John Holway saw his first game in Yankee Stadium in 1940. A rich friend bought box seats for $3.00 each right over the Red Sox dugout. As they hustled in late, there, framed in the tunnel entrance (now gone) stood Jimmie Foxx menacingly waving his bat, cheeks bulging with tobacco, arms bulging with muscles. Lefty Grove pitched, and each inning he walked straight toward the kid, paused at the dugout lip, gazed over his head, scoping out blondes, spat, and disappeared. The ten year-old was so excited, he didn’t even notice that Joe DiMaggio hit a homer, or that a skinny sophomore named Williams was playing left field.
The next year he watched Joe hit in his 35th game and Ted go 1-4 in pursuit of .406. Very few living men can say they saw that.
In ’44 another rich friend bought a war bond for $18.75, his ticket to see an exhibition in Washington. Ty Cobb and Babe Ruth hobbled to the plate to accept the cheers.
The next year Holway joined a gaggle of kids at the railing in old Griffith Stadium to see Satchel Paige warming up, He used a Dizzy Dean windmill windup and slung the ball side arm. Across the field Josh Gibson was warming his own pitcher and tossed his head back to laugh like a jolly black Santa. It was the last time those two titans ever faced each other. The kid isn’t sure, but he thinks the Monarch shortstop was a rookie named Jackie Robinson.
The next time Holway saw Paige was in the 1948 World Series. In the press lounge afterward, he spied Cy Young, sitting quietly with his cane in a corner, had a beer at the bar with Tris Speaker, and pissed it off right next to Rogers Hornsby.
A paratroop lieutenant wounded in Korea, Holway wrote the first book in English on Japanese baseball. Back home he became an economics analyst for the Voice of America.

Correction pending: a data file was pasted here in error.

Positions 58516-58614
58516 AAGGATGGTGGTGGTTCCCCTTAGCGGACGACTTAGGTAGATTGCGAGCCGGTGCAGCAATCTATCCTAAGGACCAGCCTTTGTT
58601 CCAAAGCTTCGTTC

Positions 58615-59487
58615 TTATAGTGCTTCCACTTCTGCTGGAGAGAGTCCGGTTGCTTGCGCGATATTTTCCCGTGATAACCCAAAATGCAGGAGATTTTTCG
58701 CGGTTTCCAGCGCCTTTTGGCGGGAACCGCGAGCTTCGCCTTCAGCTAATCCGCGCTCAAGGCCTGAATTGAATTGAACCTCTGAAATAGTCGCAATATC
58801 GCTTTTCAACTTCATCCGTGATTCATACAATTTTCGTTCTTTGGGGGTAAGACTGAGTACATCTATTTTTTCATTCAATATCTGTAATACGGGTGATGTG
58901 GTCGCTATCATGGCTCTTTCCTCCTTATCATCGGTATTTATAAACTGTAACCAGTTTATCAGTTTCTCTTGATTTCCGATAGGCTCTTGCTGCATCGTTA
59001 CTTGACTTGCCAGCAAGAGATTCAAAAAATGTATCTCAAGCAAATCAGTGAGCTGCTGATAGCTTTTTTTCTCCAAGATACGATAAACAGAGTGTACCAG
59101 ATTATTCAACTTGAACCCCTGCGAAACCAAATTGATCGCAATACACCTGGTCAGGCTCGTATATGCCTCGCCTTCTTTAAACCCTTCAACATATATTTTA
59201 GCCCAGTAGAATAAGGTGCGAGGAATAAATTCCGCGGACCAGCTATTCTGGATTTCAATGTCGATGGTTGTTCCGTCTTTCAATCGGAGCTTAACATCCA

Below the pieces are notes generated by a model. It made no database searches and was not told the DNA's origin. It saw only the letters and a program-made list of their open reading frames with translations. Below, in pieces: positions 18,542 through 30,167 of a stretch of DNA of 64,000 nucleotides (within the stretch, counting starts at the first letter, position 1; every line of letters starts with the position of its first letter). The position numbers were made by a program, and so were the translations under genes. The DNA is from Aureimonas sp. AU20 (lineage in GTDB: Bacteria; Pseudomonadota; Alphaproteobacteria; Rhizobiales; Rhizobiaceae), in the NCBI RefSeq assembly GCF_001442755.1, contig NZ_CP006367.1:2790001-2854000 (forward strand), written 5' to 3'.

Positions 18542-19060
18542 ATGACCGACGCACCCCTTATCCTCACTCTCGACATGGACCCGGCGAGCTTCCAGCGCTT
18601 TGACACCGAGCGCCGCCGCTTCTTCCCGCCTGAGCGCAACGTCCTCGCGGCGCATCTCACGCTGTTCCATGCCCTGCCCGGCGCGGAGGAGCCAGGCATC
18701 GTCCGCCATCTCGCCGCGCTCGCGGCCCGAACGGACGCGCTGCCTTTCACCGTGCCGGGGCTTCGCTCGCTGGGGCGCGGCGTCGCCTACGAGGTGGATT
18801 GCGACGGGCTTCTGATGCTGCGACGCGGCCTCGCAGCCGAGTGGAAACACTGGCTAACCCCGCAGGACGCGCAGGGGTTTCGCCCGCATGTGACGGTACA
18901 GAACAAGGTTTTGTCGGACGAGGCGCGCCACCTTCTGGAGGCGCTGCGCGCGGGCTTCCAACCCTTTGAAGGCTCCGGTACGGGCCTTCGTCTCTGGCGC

John spent many hours with Ted for a biography, which has now grown to a 1,000-page trilogy with many tales never told before. He’s seen most of the greatest sluggers in history, from Babe to Mantle, Sadaharu Oh, and Barry Bonds. He saw Ted’s 1946 blooper homer, Buckner’s bobble, and Barry’s #70.
Buck Leonard started him on a 30-year journey through Negro League history. It led to 70 interviews with Satch, Cool Papa, Double Duty etc. and yielded five books plus the Casey Award for the best baseball book of 1988.
He and Dick Clark spent decades delving into blackball statistics, which had never been compiled, and published them in the 1990 Macmillan Encyclopedia. It won the They are now greatly expanded and won SABR’s Bob Davids and Henry Chadwick Awards. He hopes to merge his data, now greatly expanded, with the work of younger sleuths into the most definitive study ever done.
Switching to military history, John produced an oral history of the World War II Red Tails, the basis of the George Lucas movie. Next: more true tales, of the 24th Regiment in Korea, America’s last segregated outfit.
He has written for the New York Times, Sports Illustrated, Washington Post, etc, plus magazines from New Delhi to Moscow, Tokyo to Buenos Aires, and has appeared on CNN, ABC, and the History Channel.
John has also eaten hot dogs in 70 big league parks, the world record, from Jersey City to San Juan to Tokyo,
He has visited 35 countries around the world and studied four languages – Japanese, Chinese, French, and Nepali. The last one was picked up trekking around Annapurna looking for old-time black players who might have retired there.
Gabriel Schechter has been a SABR member since 1991, and from 2002-2010 worked as a researcher at the Hall of Fame library. Gabriel’s blog site, charlesapril.com, has been going since 2008. As a freelance editor, researcher, and fact-checker, he has aided in the publication of dozens of baseball books. His own publications include:
Victory Faust: The Rube Who Saved McGraw’s Giants, published in 2000
Unhittable! Baseball’s Greatest Pitching Seasons, published in 2002
AMERICA’S PASTIME: Historical Treasures from the Baseball Hall of Fame, published in 2005
This Bad Day in Yankees History: A Calendar of Calamities, published in 2008
In addition, he has provided the captions for two collections of photos by award-winning photographer Neil Leifer, one covering his baseball photos and the other his football photos.